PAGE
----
News World First Tel Aviv rocket attack since 2014 sets off sirens

First Tel Aviv rocket attack since 2014 sets off sirens

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Israeli PM Benjamin Netanyahu, who doubles as defence minister, confers with military and security staff after the attack. Photo: Twitter
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Two rockets have been launched from the Gaza Strip at the Tel Aviv area in the first such attack there since the 2014 war in the Palestinian enclave.

The salvo caused no damage or casualties.

But it rattled Israeli nerves ahead of an April 9 election in which Prime Minister Benjamin Netanyahu is seeking a fifth term on the strength of his national security and diplomatic credentials.

After air raid sirens howled throughout Tel Aviv and surrounding towns, several explosions were heard in Israel’s coastal populated areas.

TV footage showed Israeli interceptor missiles streaking into the sky and detonating.

Despite the apparent activation of Israel’s Iron Dome air defence system, the military said no rockets were shot down nor landed in any built-up areas.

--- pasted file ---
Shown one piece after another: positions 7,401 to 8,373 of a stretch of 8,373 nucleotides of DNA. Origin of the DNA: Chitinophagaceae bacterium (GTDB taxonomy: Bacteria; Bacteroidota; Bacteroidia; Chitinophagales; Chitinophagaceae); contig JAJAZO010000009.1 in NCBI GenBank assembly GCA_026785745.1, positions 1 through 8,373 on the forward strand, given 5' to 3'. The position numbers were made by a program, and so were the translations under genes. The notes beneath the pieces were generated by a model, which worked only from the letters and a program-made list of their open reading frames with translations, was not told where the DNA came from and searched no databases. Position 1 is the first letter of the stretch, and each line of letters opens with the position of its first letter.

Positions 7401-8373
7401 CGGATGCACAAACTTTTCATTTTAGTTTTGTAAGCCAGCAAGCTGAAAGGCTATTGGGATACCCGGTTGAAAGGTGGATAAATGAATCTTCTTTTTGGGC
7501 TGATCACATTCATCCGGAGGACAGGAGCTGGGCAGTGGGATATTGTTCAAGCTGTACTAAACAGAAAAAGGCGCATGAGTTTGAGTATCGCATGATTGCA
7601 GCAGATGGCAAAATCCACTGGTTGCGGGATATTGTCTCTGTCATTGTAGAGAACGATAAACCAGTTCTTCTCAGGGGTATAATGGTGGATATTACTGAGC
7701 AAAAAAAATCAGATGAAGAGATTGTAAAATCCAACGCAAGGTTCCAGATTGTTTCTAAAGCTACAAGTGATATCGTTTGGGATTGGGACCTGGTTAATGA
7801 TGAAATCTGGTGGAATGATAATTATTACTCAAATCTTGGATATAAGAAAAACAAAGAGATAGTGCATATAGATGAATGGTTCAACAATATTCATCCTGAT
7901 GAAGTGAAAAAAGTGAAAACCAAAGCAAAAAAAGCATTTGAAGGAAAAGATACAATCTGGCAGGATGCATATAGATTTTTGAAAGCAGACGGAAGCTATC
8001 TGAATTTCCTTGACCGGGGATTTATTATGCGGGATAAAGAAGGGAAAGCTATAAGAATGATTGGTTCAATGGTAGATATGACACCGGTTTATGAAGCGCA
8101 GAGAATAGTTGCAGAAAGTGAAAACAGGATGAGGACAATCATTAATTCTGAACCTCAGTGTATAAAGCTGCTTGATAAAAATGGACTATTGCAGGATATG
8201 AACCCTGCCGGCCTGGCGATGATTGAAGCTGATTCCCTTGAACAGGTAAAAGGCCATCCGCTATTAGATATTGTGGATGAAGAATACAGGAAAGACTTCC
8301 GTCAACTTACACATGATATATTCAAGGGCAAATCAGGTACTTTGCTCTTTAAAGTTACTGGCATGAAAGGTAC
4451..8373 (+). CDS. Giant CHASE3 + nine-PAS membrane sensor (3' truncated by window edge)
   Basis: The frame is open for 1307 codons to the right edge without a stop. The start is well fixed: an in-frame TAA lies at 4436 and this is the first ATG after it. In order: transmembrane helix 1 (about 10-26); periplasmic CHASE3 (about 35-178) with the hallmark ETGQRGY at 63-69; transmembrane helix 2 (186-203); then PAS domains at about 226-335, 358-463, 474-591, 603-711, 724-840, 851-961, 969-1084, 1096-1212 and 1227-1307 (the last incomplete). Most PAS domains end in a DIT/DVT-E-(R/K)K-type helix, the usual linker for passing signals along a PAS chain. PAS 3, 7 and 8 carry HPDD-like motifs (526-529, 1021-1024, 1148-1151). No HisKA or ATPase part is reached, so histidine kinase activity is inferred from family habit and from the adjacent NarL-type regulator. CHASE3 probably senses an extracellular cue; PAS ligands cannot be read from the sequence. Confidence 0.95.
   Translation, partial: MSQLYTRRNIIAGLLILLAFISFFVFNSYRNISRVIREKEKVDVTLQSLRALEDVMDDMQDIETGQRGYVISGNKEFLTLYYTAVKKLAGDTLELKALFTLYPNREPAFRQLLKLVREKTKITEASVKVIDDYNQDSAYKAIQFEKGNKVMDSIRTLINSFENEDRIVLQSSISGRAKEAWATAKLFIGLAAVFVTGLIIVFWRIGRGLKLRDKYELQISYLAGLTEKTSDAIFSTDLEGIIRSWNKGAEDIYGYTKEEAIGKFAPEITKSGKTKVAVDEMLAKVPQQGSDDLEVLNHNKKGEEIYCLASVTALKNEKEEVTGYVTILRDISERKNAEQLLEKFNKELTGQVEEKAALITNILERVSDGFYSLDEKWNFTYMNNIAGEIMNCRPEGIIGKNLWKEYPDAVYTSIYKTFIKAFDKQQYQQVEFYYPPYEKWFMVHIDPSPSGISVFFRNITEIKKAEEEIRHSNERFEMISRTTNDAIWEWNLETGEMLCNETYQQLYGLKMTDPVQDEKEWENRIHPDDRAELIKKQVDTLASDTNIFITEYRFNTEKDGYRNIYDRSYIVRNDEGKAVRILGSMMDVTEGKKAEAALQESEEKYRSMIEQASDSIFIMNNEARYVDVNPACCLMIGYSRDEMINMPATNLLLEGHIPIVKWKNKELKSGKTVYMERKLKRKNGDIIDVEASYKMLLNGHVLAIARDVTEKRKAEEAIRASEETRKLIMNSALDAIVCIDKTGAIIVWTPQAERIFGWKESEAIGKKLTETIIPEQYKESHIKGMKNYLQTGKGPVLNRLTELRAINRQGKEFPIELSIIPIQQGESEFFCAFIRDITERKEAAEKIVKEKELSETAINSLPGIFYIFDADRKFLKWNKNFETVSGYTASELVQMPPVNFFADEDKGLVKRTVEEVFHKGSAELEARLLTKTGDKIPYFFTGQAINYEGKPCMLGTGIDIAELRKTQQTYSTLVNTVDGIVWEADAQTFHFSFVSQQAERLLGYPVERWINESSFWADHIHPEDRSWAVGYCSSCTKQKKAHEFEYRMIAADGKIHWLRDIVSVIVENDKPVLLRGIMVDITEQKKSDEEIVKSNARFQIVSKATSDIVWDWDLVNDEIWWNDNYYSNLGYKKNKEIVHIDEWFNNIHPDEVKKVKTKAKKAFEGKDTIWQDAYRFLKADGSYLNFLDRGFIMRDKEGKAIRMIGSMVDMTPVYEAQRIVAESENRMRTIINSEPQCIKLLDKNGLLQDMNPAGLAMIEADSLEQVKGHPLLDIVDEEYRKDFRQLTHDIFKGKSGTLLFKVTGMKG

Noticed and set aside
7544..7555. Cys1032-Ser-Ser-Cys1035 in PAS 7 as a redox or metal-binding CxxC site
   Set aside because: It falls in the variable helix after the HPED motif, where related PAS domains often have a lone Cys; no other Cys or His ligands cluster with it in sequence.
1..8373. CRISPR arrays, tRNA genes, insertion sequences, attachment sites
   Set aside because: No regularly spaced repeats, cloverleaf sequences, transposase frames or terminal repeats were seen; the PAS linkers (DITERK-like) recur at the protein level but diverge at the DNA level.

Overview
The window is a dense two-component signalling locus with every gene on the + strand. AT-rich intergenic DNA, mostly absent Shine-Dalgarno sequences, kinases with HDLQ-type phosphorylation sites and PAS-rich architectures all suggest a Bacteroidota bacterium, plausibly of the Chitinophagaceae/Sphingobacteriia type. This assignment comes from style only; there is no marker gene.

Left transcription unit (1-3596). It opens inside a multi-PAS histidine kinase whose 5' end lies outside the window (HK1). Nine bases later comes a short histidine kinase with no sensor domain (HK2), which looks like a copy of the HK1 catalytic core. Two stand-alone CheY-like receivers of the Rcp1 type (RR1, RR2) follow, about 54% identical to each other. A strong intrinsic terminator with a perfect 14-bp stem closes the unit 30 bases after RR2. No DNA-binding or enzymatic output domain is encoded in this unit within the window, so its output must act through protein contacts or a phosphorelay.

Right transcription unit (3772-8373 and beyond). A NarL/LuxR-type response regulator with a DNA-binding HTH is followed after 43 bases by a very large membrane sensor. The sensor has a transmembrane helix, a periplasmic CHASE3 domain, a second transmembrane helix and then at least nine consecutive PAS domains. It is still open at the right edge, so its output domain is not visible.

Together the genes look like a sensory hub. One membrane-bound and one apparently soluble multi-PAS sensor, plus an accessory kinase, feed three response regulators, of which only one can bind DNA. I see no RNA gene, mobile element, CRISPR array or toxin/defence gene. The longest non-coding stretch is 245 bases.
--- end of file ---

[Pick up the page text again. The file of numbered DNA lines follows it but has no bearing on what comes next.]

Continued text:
It was the first time sirens had sounded in the city since the 2014 Gaza war between the territory’s dominant Hamas Islamists and Israel.

There have been several smaller rounds of fighting since, reined in by Egyptian and UN mediations.

“We don’t know who carried it out,” military spokesman Brigadier-General Ronen Manelis told Israel Radio, adding: “The Hamas organisation is the main organisation in the Strip. It is responsible for what happens within the Strip and what emanates from it.”

Hamas denied involvement for the rocket salvo, which it said took place as its leaders met Egyptian delegates about efforts to secure a long-term ceasefire with Israel.

The Hamas administration vowed to “take measures” against those behind the salvo, which it described as violating the “factional and national consensus” governing Gaza.

Islamic Jihad and the Popular Resistance Committees, two smaller Gaza armed factions, also denied responsibility.

Israeli analysts speculated that Palestinian militants opposed to any deal between Hamas and Israel were behind the launchings.

About 40 minutes after the alarm, traffic was flowing normally on Tel Aviv’s main highway.

Still, the municipality asked residents to open bomb shelters as a precaution.
Netanyahu, who doubles as Israel’s defence minister, was conferring with military and security staff, his office said.

-AAP